The continuing strife in Kashmir is not only harming the State’s economy but also the education sector, as students are either out on the roads participating in protests or are confined to homes due to the frequent shutdowns.
Schools and colleges in the Valley were shut for 32 days after reopening on March 5. Fearing student protests after terrorist killings or civilian deaths, authorities ordered their closure. Ali Mohammad, a retired teacher, said education should be delinked from politics.
“We cannot keep our students hostage to the situation. The closure of schools and colleges hit students hard, especially kindergarten children as special techniques are used to teach them.” In 2017, after major student protests over security forces raid on a college in Pulwama, authorities had to close educational institutions and order early summer vacations. Student protests have continued this year too.
On April 2, Baramulla police detained 70 students who were pelting stones on cops, during protests against the rape and murder of 8-year-old Kathua nomad girl. The youngsters were released after counseling but student protests continue in central, north and south Kashmir.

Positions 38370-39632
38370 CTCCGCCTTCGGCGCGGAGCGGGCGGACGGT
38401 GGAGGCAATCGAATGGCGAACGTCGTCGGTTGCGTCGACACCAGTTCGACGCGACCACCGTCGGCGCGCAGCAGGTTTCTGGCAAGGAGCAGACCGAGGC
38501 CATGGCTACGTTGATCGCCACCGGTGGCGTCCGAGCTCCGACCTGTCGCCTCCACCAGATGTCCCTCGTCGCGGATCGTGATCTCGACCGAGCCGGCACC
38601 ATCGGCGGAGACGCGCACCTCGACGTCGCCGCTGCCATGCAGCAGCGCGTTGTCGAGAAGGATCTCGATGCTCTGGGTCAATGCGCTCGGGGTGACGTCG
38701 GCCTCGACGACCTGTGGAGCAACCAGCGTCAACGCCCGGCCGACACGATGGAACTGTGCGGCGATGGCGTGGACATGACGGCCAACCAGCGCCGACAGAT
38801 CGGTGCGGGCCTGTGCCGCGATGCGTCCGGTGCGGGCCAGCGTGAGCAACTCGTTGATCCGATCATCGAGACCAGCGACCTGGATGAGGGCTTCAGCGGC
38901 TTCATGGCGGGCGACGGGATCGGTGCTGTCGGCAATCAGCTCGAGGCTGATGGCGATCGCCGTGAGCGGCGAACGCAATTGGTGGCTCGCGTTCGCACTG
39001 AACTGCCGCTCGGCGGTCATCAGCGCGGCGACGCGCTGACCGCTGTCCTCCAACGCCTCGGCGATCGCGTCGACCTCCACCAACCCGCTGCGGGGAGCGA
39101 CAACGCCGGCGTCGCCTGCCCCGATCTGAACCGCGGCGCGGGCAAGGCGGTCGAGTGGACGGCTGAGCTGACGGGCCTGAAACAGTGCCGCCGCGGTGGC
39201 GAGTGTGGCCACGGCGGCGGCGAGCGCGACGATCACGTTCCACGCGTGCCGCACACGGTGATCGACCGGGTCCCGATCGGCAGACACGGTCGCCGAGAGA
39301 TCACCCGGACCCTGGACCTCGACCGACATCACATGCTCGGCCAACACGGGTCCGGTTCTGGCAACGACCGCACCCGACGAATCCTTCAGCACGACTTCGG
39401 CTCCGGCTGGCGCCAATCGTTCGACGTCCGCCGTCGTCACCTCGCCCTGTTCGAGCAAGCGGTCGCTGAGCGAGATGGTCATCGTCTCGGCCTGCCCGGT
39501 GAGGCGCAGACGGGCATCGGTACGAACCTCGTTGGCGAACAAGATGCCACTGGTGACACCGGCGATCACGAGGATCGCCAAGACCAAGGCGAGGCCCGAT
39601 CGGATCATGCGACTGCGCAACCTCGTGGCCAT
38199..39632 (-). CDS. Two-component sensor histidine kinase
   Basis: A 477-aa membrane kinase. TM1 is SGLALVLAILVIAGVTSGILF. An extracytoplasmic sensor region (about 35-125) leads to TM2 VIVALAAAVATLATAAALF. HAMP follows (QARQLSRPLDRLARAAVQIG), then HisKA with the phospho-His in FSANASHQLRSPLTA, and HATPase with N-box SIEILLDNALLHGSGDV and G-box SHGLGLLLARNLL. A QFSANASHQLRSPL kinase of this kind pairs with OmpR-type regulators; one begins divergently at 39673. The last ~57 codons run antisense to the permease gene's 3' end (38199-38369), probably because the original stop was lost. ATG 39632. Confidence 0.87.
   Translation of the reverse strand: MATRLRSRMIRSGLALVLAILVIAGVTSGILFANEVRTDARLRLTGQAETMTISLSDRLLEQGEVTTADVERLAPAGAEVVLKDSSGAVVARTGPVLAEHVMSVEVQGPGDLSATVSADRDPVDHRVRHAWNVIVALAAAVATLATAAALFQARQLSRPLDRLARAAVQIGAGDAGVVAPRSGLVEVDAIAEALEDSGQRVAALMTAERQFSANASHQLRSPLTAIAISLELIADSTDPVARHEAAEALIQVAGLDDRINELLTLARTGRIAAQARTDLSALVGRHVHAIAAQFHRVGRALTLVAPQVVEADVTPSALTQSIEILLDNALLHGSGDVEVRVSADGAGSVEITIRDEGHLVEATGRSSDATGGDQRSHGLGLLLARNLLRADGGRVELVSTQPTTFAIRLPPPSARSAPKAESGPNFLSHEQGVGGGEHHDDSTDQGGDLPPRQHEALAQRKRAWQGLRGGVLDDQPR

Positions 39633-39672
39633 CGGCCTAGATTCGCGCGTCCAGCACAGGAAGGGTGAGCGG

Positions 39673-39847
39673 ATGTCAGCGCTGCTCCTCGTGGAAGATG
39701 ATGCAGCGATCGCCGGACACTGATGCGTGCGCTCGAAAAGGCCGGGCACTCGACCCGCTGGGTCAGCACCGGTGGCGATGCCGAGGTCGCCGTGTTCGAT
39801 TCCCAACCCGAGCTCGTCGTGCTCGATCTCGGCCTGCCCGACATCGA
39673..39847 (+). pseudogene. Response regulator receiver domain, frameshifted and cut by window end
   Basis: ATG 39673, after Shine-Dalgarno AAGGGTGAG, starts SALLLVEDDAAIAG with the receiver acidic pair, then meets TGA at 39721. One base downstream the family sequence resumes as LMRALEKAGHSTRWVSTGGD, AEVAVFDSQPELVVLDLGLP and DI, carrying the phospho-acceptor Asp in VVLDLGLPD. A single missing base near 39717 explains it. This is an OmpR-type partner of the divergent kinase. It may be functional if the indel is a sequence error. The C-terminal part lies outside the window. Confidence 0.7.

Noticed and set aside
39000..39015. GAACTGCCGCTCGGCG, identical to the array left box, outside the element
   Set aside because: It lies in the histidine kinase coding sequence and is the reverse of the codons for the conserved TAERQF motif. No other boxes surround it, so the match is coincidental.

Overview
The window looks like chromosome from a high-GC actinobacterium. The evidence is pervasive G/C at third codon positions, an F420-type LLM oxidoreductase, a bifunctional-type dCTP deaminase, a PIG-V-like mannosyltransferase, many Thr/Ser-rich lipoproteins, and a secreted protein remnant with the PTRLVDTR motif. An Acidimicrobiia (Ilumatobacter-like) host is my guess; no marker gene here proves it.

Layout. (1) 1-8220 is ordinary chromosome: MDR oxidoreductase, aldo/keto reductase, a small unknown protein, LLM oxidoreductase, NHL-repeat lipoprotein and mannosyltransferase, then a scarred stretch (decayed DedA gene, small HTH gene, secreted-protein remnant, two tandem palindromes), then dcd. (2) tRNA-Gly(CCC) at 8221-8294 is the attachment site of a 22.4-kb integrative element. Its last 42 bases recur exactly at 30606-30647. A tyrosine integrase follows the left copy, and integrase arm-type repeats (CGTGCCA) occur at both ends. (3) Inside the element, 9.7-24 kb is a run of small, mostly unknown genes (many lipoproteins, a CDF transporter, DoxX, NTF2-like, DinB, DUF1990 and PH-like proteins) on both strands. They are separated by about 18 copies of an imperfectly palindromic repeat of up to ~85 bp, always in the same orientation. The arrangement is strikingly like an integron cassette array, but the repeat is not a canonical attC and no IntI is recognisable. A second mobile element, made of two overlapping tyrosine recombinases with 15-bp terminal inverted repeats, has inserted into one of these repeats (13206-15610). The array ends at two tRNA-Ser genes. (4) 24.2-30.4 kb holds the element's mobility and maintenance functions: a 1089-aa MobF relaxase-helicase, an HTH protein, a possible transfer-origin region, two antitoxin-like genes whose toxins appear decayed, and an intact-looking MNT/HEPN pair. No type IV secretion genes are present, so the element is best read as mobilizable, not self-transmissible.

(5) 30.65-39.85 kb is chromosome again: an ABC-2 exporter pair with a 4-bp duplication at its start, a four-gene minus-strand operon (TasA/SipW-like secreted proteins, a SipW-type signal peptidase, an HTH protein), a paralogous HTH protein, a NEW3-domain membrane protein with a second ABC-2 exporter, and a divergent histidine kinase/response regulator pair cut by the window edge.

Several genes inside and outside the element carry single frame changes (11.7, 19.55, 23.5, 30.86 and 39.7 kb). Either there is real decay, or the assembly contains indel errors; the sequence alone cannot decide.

The government had on April 22 ordered closure of all private coaching centres in the Valley in view of the student protests. The move evoked resentment forcing the government to lifted the ban on May 2. Political analyst Aadil Ahmed says the government needs to handle student protests with care.
“The government should find ways to reach out to students and talk to them rather than using force,” he said. To compensate for academic losses, the authorities have asked institutions to arrange extra classes and ensure timely completion of syllabus. The government is also contemplating keeping schools open on gazetted holidays and Sundays in case of shutdowns and closure of schools owing to security reasons.